Car insurers’ pandemic windfalls prompt a response in Springfield, with consumer-minded reforms planned
State Sen. Jacqueline Collins, D-Chicago, wants Illinois to regulate car insurance rates and require other consumer protections. The state insurance department wants more information for the public.
State Sen. Jacqueline Collins, D-Chicago, says she hopes reports that Illinois drivers have had to pay too-high automobile insurance premiums during the coronavirus pandemic will help her find support for consumer-centered insurance reforms.
Being able to see the stark numbers of the pandemic overcharges might prompt legislators — and the car owners who vote for them — to push for and demand that the state’s insurance regulations be rewritten to be more consumer-oriented, as they are in most other states, Collins says.
She says she plans to introduce legislation during the fall veto session to give the Illinois Department of Insurance more power over how much insurers can charge.
According to Collins, the idea is give the department the authority to mandate refunds when premiums are too high and prohibit the use of “discriminatory” non-driving characteristics in setting prices — a problem a Chicago Sun-Times investigation spotlighted.
That would represent a huge change for Illinois, home to insurance giants Allstate of Northbrook and State Farm of Bloomington and historically one of the most insurance industry-friendly states.
Along with today’s high inflation and gasoline prices, the state data showing Illinois customers of the four biggest insurers overpaid by at least $280 million during the pandemic — that the insurers could have provided bigger “coronavirus relief refunds” and still maintained the same profits — people are getting fed up, Collins says.
“People are already hurting,” she says, and car insurance isn’t something drivers can decide to cut out of their budget. “We are a state that requires consumers to purchase insurance.”
The Illinois pandemic windfall data, posted online at the end of June, provided a rare window into the workings of the industry here. State regulators had demanded that all auto insurance companies operating in Illinois disclose how much money they took in, paid out and kept for themselves during the height of the pandemic.
The insurers did quite well, the figures showed, even after making the “pandemic relief” refunds they trumpeted.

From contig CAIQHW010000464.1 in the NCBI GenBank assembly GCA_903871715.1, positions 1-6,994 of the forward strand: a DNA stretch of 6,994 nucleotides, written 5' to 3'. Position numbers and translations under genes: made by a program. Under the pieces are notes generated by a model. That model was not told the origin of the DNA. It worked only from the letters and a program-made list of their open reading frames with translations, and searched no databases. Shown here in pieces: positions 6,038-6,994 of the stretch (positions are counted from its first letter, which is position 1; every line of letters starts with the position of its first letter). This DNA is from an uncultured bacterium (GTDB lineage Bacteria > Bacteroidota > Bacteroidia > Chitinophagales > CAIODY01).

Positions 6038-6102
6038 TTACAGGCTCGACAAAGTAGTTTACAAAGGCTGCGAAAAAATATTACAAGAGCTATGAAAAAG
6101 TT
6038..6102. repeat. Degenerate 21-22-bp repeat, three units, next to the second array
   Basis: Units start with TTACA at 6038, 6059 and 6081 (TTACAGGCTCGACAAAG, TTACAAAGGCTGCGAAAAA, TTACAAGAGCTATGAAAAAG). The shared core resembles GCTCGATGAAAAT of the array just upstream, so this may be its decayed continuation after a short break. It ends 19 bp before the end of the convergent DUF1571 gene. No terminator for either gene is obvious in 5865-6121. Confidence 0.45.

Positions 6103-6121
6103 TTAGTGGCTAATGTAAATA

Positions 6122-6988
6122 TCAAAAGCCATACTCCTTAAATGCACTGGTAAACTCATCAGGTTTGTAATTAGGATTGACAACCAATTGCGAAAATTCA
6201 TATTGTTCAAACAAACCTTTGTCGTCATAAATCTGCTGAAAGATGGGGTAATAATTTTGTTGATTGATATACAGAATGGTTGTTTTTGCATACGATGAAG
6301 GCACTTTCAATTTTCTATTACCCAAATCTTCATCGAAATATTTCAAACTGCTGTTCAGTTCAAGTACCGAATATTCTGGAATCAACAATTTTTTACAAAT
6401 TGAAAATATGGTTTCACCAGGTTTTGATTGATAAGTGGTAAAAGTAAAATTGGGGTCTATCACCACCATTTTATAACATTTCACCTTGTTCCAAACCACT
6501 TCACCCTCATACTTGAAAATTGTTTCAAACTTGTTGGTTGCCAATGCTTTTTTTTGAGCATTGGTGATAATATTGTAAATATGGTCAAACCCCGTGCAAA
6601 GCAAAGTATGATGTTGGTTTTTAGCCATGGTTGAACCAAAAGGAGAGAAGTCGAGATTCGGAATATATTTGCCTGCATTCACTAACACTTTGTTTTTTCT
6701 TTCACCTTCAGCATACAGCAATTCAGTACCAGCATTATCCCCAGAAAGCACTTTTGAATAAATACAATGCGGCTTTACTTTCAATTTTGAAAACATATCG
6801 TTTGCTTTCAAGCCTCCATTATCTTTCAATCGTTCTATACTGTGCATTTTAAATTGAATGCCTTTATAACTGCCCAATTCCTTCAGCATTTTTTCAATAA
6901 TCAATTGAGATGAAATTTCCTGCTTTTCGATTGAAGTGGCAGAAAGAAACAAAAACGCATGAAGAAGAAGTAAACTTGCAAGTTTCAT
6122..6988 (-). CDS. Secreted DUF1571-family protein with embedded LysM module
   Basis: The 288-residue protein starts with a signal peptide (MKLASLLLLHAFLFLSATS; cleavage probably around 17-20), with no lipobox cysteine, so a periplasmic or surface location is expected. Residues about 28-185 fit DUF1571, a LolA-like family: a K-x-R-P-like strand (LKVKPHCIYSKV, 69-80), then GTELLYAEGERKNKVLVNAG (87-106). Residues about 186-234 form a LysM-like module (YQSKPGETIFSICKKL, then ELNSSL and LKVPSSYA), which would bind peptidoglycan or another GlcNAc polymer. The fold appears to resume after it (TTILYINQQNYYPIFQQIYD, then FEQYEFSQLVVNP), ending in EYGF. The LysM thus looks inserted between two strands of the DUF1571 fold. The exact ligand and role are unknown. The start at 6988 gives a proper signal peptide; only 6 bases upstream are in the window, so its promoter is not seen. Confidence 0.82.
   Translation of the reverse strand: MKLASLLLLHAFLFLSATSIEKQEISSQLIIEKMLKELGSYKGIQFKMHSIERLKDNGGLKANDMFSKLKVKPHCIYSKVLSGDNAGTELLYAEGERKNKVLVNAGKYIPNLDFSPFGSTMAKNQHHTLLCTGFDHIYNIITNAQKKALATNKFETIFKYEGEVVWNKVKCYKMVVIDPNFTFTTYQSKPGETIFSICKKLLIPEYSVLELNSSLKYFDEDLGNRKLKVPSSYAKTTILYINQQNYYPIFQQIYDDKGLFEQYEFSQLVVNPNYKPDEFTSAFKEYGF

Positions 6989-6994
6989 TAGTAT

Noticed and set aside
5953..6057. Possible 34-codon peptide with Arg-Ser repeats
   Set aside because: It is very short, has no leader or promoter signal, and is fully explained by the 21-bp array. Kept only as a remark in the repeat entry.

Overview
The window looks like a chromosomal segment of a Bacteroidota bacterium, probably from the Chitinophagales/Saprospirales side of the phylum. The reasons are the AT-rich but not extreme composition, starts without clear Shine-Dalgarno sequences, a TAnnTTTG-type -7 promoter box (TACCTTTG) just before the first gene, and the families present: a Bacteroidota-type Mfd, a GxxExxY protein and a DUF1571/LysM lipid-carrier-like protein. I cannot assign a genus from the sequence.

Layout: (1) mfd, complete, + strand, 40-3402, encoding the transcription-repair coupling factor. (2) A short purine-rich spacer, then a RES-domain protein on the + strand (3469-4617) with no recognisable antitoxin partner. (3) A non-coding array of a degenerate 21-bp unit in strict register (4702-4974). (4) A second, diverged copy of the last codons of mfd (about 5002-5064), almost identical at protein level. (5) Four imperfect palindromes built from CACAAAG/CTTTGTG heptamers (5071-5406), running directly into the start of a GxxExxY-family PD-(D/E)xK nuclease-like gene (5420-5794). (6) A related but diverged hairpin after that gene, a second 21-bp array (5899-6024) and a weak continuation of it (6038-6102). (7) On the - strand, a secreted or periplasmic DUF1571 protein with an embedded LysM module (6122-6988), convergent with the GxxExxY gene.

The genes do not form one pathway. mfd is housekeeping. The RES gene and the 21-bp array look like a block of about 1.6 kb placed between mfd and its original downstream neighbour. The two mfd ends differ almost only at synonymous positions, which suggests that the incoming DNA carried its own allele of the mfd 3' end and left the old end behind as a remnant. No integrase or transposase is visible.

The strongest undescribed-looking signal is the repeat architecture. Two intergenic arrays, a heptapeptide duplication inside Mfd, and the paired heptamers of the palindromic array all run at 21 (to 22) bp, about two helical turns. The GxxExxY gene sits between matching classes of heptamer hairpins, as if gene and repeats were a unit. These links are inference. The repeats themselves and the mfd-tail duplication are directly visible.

Illinois’ four biggest auto insurers — State Farm, Allstate, Progressive and Geico — collectively took in about $280 million more in premiums in 2020 than they needed to maintain their 2019 profitability, even after accounting for $220 million in pandemic refunds, according to an analysis by the Consumer Federation of America and the Illinois Public Interest Research Group, two nonprofit consumer advocacy organizations.
Collins views California’s insurance regulation as a model. Its insurance department needs to approve of any proposed rate increases before they can take effect. It also requires insurers to accept as customers any good driver who wants a policy. And it prohibits the use of credit scores in determining premiums, among other powers.
A dozen states require auto insurers to get prior approval from regulators before raising rates and more require companies to disclose planned increases before setting them in motion, according to the Consumer Federation of America.
In Illinois, auto insurers can set whatever rates they want and report them to the state after they’ve already begun charging customers more.
A 2019 CFA study found that, over the long haul, states that require prior approval for insurance price increases were better able to slow the rate of increases.
In addition to Collins’ planned bill, Illinois state insurance department leaders are working on their own veto session bill “to increase transparency and accountability,” agency spokeswoman Caron Brookens says.
The aim is to make insurance data more available to the public.
The insurance industry has pushed back on criticism that it should have given back more of its pandemic windfalls to policyholders. Industry groups say that, even though roads were largely empty early in the pandemic, the number of total miles driven rebounded, with more people speeding and fewer wearing seatbelts.
They point to National Highway Traffic Safety Administration traffic crash data, which showed that the first year of the pandemic was especially deadly. Nationwide, 38,824 people were killed in roadway crashes in 2020, the highest number since 2007. In Illinois, 1,194 people died as a result of crashes in 2020, up 18.3% from 2019.
With inflation and supply-chain troubles making auto repairs more costly, the industry says insurers ought to be able to charge whatever premiums the market will bear.
The big four in Illinois are raising rates, with Geico leading the way, with an average 17% increase for some longtime customers starting next month.
Abe Scarr, the state director of Illinois PIRG, a consumer advocacy group that supports greater oversight of auto insurance rates, says it would be a “heavy lift” for Illinois legislators to approve consumer-oriented insurance reforms, but “the timing could be right.”